And self-defense skills need repetition like all motor skills.  But those people who want to learn can learn.  Learning to fight, whether boxing, wrestling, martial arts, etc., is hard, painful work.  It isn’t for everyone.

.However, sometimes, it takes just a willingness to do something, or anything. I saw a video this week in which a citizen and CWP holder shot, and killed, a man who was holding down a police officer and beating said officer badly.  Now, he was armed with a pistol, but might just as well have used the shovel I keep in my truck to hit the guy on the head.  Or might have thrown a rock.  Or picked up a stick.

In a building, a fire-extinguisher might be just enough delay and distraction.  A can of wasp and hornet spray kept in the office is mighty nasty stuff if sprayed in the face.

If so inclined, as many of us are (and far more physicians, nurses, medics, etc. than you might imagine), carry (legally) a firearm or reasonable knife.  If the attacker is bent on killing you anyway, can you do worse than fight?  You may slow him (or her…sorry). You might keep them from killing anyone after they kill or maim you.  Or, if you’re in good shape and have trained in some sort of class or fighting discipline (or just get really lucky…or have angels fighting with you), you might win!  Sure, sure, people will call you a monster.  But lives will be saved.

It’s a dangerous world, and always has been. But there are things we can do to make it less so.

Sitting back while the danger grows with our fear, apathy and inability?

Those are just bad options.

So:  Put down the phone, pay attention, read and learn, get in shape, learn to help the injured and learn (or at least consider) how to resist.  America, heck, civilization, needs this now more than ever.

 

 

Introducing Social Orbit

This is a post by the good folks at Social Orbit, an excellent new social media application. Which, by the way, has been giving away signed copies of my book ‘Life in Emergistan.’  I encourage you to check it out and sign up. There’s a banner add over to the side that will take you directly to their site to learn more.

Medicine is changing.  A lot of the comradery and connection with our physician peers has been eroded because physicians are all so busy worrying about CPOE, EMR, TJC, metrics, billing, pop-up alerts, patient satisfaction surveys…the list goes on and on.  Orbit was founded to create a community where doctors can connect with each other and reconnect with what they love about medicine.  Greg Hadden, MD FACEP (co-founder of Orbit) notes, “There is an overwhelming feeling in medicine that the physician is turning in to just another cog in the medical machine.  The providers are the heart of medicine and the center of healthcare delivery. While every other company and organization is focused on trying to make medicine more efficient, they are forgetting the individuals in healthcare that actually make it all work.” Orbit wants to focus there.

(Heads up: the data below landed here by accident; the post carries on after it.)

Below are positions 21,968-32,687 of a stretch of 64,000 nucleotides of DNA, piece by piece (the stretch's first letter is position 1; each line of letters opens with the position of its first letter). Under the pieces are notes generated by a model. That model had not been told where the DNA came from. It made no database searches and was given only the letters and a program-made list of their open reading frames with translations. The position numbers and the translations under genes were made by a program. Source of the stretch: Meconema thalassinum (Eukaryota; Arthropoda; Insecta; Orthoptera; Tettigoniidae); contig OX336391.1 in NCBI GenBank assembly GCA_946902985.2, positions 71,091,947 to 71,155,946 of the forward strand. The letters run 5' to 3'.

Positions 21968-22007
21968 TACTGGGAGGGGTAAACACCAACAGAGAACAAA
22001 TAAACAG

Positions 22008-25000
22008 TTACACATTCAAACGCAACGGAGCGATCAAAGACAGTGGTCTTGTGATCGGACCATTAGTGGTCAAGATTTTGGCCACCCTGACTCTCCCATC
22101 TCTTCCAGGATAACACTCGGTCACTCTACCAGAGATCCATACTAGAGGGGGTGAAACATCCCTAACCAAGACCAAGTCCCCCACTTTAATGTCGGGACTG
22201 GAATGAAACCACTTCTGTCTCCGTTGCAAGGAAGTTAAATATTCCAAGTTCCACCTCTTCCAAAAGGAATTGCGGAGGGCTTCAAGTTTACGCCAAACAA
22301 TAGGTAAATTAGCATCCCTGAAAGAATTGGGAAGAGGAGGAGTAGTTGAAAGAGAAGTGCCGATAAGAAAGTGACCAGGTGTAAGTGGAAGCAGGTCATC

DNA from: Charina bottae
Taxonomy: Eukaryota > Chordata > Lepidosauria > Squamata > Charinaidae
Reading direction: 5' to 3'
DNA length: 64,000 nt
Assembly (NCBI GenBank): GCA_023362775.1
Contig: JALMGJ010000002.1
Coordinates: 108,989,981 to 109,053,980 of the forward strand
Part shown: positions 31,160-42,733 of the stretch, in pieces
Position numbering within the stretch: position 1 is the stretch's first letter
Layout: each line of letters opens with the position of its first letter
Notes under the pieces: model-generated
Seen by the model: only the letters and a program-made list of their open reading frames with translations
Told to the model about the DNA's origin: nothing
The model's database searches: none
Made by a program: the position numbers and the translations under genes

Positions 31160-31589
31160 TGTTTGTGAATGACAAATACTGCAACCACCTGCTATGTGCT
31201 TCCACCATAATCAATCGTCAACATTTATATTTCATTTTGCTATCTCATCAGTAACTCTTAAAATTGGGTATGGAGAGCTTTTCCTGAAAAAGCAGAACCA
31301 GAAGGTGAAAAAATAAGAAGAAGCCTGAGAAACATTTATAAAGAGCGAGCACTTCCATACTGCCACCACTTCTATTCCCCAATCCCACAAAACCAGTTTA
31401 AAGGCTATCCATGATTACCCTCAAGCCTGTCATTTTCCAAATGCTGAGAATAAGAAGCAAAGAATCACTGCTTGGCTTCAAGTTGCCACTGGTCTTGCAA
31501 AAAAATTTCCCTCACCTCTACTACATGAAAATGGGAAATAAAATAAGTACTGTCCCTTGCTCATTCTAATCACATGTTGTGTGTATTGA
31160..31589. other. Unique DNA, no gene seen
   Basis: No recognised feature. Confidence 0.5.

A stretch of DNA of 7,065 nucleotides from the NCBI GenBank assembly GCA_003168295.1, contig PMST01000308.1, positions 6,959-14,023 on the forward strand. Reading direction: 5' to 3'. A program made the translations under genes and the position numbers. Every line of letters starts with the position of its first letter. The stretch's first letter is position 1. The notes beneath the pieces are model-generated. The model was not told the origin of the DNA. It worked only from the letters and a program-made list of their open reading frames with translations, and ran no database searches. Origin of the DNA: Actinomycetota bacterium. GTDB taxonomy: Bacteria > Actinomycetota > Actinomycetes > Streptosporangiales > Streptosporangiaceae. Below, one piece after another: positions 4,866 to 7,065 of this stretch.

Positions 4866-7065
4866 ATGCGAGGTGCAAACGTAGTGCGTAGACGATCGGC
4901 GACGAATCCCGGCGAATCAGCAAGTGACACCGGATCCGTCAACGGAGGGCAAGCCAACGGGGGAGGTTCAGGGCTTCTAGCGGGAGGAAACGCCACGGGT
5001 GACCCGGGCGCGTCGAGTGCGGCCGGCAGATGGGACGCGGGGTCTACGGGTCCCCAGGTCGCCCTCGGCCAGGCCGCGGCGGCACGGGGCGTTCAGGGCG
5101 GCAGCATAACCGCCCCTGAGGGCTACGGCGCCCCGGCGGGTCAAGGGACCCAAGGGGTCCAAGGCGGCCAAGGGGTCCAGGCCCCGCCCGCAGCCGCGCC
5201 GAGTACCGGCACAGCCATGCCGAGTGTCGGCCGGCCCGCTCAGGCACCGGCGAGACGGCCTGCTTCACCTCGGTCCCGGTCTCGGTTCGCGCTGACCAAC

Orbit is a unique product unlike anything else out there.  By putting together a resource that has things that doctors value and by creating a fun environment of collaboration, Orbit hopes to provide something that doctors want to contribute to and engage in. The ultimate goal is to see all physicians sharing, collaborating, and supporting each other.  The app also wants to be a one-stop-shop for doctors. Orbit can keep them up-to-date with breaking medical news, help them plan their CME travel, help explore job opportunities, do HIPAA compliant chat, and learn…all while winning some really awesome prizes that focus on helping them recharge their emotional batteries.

 The future of Orbit is bright and the developers have a lot of grand plans for the app!  “In order to get there, we need doctors to give us a shot.”  More Orbiters means a bigger community, more collaboration, more sponsorship, bigger prizes, more frequent prizes, etc.  There is incredible potential with this and the developers have a lot of fun stuff they are constantly working on adding and integrating.  In addition, Orbit has big plans for expansion into other specialties in 2017 with the ultimate goal of developing additional platforms for APPs, RNs, EMS, and international healthcare providers. However, it’s important to the developers that the rollout is measured and strategic.  Says Hadden; “We need to be confident that when we get to that stage we are still able to serve our members by protecting the integrity and privacy of the group. US-based physicians are the only group that our app currently is able to verify and validate.  We want to ensure that we are not letting in attorneys, MBA/MHA hospital administrators, recruiters, etc.  Also, I think there are a lot of physicians that want to connect in a physician-only platform.  As we build out the app, our users will be able to customize the content they see and with whom they interact.  As an example, as we progress to include APPs, if a doctor wanted to participate in a physician/APP community then they would be able to do so.  On the flip side, if an APP only wanted to connect with other APPs, then they could customize their account to exclude physicians as well.”

 ACEP16 marked Orbit’s emergence out of beta testing and its introduction to a larger audience.  The Orbit booth at ACEP16 was packed the majority of the time with most of those people coming up to find out what the tagline, “Seriously Fun Medicine”, was all about.  Hadden explains, “In Orbit, medicine is a serious business…but it can also be fun!

 

www.socialorbit.com

Apple Store link: https://itunes.apple.com/us/app/orbit-medicine/id1120695349?mt=8